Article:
At 8:41:30 a.m., the pilot made contact with Tyndall Approach Control, and the controller advised, “I’m showing you just entering a line of weather that’s going to continue for the next 15 miles.” The pilot was instructed to maintain the last heading given by the previous controller, and then Tyndall Approach issued a broadcast for all aircraft on frequency that hazardous-weather AIRMETs were available on HIWAS, Flight Watch and Flight Service Station frequencies. At 8:44:52 a.m., the pilot contacted Tyndall Approach Control to ask if he still was on a “good” heading. The controller responded, “Fly heading one one zero,” and subsequently added, “I don’t have the weather radar that Eglin had. They put you up in this area based on the different levels of precipitation that they are showing. So all I show is precipitation returns. I’m showing you [at the] beginning line of a band of weather, and on that 110 heading, you’ll be breaking out of it in about 15 miles.” The pilot acknowledged, and then told the controller that he needed a block altitude clearance because he was “up and down here quite a bit.” The controller approved a block clearance for 4,000 feet through 6,000 feet. There were no further radio transmissions from the flight, which was lost from radar at 8:49 a.m.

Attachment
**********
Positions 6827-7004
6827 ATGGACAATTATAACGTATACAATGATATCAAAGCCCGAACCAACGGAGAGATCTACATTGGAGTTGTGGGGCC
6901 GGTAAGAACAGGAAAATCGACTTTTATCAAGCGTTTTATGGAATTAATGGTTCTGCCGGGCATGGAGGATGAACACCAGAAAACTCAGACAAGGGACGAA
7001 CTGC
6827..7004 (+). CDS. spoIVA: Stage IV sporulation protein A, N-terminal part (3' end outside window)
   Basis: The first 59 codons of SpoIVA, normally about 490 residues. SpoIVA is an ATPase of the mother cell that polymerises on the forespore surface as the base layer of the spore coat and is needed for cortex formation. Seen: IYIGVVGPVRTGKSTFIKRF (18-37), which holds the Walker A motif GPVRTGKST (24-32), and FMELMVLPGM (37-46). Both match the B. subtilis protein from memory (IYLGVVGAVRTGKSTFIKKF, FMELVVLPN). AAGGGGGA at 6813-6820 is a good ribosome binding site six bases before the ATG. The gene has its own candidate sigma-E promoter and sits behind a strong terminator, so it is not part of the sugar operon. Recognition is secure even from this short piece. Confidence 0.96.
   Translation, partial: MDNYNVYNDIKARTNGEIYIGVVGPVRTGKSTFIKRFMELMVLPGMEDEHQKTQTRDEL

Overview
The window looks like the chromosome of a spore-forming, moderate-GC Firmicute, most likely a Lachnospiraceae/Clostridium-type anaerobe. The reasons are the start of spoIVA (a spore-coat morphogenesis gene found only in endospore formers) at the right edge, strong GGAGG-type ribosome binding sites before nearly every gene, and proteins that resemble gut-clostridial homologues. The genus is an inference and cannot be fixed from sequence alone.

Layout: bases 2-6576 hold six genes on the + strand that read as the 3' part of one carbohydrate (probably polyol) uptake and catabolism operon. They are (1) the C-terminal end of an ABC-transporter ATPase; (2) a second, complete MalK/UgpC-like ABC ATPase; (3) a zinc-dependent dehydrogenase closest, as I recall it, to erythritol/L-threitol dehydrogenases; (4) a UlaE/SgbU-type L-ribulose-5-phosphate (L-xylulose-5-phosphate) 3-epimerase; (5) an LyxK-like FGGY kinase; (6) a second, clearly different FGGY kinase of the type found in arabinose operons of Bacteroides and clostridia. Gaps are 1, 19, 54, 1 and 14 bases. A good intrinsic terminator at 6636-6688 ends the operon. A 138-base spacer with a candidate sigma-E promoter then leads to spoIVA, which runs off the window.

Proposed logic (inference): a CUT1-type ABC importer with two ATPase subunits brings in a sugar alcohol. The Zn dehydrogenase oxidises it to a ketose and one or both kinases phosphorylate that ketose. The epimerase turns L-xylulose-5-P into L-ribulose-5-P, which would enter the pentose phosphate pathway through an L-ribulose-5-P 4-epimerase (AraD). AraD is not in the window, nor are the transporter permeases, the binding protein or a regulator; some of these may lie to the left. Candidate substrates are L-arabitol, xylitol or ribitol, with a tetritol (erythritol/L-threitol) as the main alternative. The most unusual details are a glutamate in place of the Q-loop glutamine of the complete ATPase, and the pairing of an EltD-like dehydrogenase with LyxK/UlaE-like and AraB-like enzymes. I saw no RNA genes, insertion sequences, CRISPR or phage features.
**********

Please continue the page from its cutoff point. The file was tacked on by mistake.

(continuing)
A weather radar image taken from Eglin Air Force Base, which was recorded about 27 seconds before the airplane was lost from ATC radar, indicated that the airplane was close to at least one, and probably more, level-five (severe) thunderstorm. A meteorological study by the NTSB revealed that the airplane did penetrate an area of level-five weather radar echoes.
The airplane crashed into an area of heavy brush and trees at Greenhead, Fla. The ATP-rated pilot and all four passengers were killed. Records indicated that the pilot had about 15,000 hours of flight time, including approximately 900 hours in type. He had experience with a wide variety of aircraft, including military jets, and was a graduate of the U.S. Air Force Experimental Test Pilot School.